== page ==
Sources: OECD, OECD Skills Outlook 2013: First Results From the Survey of Adult Skills (Paris: OECD, 2013); Statistics Canada, Employment and Social Development Canada, and Council of Ministers of Education Canada, Skills in Canada—First Results from the Programme for the International Assessment of Adult Competencies, Catalogue no. 89-555-X (Toronto: Council of Ministers of Education, Canada, 2013).

Adults with high-level numeracy skills

2012 data.

This indicator measures the percentage of adults scoring at levels 4 or 5 proficiency on the numeracy test of the OECD’s Survey of Adult Skills, which is part of the Programme for the International Assessment of Adult Competencies (PIAAC). Numeracy is the ability to access, use, interpret, and communicate both mathematical information and ideas. The test assesses adults’ ability to manage the mathematical demands placed on them in a variety of situations. Adult scores in numeracy are grouped into 5 proficiency levels, with level 5 representing the highest scores (and hence the most difficult tasks) and level 1 the lowest scores (and hence the easiest tasks).

Sources: OECD, OECD Skills Outlook 2013: First Results From the Survey of Adult Skills (Paris: OECD, 2013); Statistics Canada, Employment and Social Development Canada, and Council of Ministers of Education Canada, Skills in Canada—First Results from the Programme for the International Assessment of Adult Competencies, Catalogue no. 89-555-X (Toronto: Council of Ministers of Education, Canada, 2013).

Adults with inadequate numeracy skills

2012 data.

This indicator measures the percentage of adults scoring below level 3 on the numeracy test of the OECD’s Survey of Adult Skills, which is part of the Programme for the International Assessment of Adult Competencies (PIAAC). Numeracy is the ability to access, use, interpret, and communicate both mathematical information and ideas. The test assesses adults’ ability to manage the mathematical demands placed on them in a variety of situations. Adult scores in numeracy are grouped into 5 proficiency levels, with level 5 representing the highest scores (and hence the most difficult tasks) and level 1 the lowest scores (and hence the easiest tasks).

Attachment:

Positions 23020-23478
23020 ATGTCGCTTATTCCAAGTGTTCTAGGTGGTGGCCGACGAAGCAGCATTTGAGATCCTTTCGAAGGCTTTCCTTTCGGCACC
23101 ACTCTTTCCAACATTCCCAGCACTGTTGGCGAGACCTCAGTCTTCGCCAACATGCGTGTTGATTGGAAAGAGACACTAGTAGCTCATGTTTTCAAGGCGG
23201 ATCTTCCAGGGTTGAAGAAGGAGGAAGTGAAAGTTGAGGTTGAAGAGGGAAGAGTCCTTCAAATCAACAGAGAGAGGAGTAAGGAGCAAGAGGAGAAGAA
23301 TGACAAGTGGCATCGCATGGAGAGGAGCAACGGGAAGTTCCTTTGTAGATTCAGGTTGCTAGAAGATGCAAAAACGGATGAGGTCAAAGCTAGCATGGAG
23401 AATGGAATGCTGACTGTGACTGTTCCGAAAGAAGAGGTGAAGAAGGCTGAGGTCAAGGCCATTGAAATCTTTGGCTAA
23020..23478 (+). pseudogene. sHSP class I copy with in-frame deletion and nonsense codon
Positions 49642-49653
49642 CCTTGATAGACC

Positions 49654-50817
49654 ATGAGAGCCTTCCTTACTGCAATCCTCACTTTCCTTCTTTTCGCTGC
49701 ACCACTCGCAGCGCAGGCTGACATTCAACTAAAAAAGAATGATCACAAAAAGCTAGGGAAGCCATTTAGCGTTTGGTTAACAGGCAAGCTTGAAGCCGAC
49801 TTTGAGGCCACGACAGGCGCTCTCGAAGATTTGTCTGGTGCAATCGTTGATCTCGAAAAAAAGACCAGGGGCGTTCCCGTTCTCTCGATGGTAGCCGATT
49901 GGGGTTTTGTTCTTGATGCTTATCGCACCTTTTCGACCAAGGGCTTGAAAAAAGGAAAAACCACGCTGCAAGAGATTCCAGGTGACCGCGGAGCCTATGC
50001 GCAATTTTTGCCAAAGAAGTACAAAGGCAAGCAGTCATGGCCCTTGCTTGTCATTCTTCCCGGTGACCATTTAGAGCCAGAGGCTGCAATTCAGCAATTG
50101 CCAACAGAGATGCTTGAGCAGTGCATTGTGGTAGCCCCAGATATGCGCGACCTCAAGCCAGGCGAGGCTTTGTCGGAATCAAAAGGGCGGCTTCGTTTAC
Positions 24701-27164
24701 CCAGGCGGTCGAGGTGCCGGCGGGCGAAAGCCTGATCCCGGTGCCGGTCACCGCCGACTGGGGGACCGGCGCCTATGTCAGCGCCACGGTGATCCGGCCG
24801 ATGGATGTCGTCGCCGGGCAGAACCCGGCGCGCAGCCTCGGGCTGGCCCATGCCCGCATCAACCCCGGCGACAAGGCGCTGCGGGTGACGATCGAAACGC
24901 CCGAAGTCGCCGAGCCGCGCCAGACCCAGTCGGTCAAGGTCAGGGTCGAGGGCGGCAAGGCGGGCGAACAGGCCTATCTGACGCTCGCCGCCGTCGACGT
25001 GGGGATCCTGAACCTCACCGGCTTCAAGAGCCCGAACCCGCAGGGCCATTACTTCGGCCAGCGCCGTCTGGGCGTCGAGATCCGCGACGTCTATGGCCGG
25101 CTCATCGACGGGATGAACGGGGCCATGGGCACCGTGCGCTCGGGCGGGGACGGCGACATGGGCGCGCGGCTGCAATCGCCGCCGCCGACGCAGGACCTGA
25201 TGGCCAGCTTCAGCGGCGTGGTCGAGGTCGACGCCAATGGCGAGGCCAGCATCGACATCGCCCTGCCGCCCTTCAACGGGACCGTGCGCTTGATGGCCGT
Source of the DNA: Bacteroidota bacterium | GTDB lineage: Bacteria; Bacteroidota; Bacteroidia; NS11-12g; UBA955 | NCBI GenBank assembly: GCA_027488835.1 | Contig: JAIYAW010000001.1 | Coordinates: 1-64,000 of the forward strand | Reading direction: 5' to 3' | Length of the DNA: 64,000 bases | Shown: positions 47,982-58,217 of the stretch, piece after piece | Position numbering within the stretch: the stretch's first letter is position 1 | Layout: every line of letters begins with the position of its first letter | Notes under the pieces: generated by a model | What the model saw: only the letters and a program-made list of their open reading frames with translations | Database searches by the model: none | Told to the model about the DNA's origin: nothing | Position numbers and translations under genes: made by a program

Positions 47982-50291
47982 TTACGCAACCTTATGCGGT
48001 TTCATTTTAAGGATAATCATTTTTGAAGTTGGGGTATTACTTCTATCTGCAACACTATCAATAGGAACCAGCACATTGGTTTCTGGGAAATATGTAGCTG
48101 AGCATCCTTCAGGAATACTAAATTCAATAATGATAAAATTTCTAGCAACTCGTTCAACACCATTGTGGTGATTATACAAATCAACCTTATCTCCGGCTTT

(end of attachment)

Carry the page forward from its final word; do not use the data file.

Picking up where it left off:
Sources: OECD, OECD Skills Outlook 2013: First Results From the Survey of Adult Skills (Paris: OECD, 2013); Statistics Canada, Employment and Social Development Canada, and Council of Ministers of Education Canada, Skills in Canada—First Results from the Programme for the International Assessment of Adult Competencies, Catalogue no. 89-555-X (Toronto: Council of Ministers of Education, Canada, 2013).

Adults with high-level problem-solving skills

2012 data.

This indicator measures the percentage of adults at level 3 on the problem-solving in technology-rich environments test of the OECD’s Survey of Adult Skills, which is part of the Programme for the International Assessment of Adult Competencies (PIAAC). Problem-solving in technology-rich environments refers to adults’ ability to use digital technology, communication tools, and networks to obtain and evaluate information, perform practical tasks, and communicate with others. The test focuses on adults’ ability to solve problems in personal, work, and civic purposes. Adult scores in problem-solving are grouped into 3 proficiency levels, with level 3 representing the highest scores (and hence the most difficult tasks) and level 1 the lowest scores (and hence the easiest tasks).

Source: OECD, OECD Skills Outlook 2013: First Results From the Survey of Adult Skills (Paris: OECD, 2013); Statistics Canada, Employment and Social Development Canada, and Council of Ministers of Education Canada, Skills in Canada—First Results from the Programme for the International Assessment of Adult Competencies, Catalogue no. 89-555-X (Toronto: Council of Ministers of Education, Canada, 2013).

Adults with inadequate problem-solving skills

2012 data.

This indicator measures the percentage of adults scoring below level 2 on the problem-solving in technology-rich environments test of the OECD’s Survey of Adult Skills, a product the Programme for the International Assessment of Adult Competencies (PIAAC). Participants who failed the prerequisite test of basic computer skills and those who self-reported as having no computer skills are also included in this measure of adults with inadequate problem-solving skills. Problem-solving in technology-rich environments refers to adults’ ability to use digital technology, communication tools, and networks to obtain and evaluate information, perform practical tasks, and communicate with others. The test focuses on adults’ ability to solve problems for personal, work, and civic purposes. Adult scores in problem-solving are grouped into 3 proficiency levels, with level 3 representing the highest scores (and hence the most difficult tasks) and level 1 the lowest scores (and hence the easiest tasks).

Sources: OECD, OECD Skills Outlook 2013: First Results From the Survey of Adult Skills (Paris: OECD, 2013); Statistics Canada, Employment and Social Development Canada, and Council of Ministers of Education Canada, Skills in Canada—First Results from the Programme for the International Assessment of Adult Competencies, Catalogue no. 89-555-X (Toronto: Council of Ministers of Education, Canada, 2013).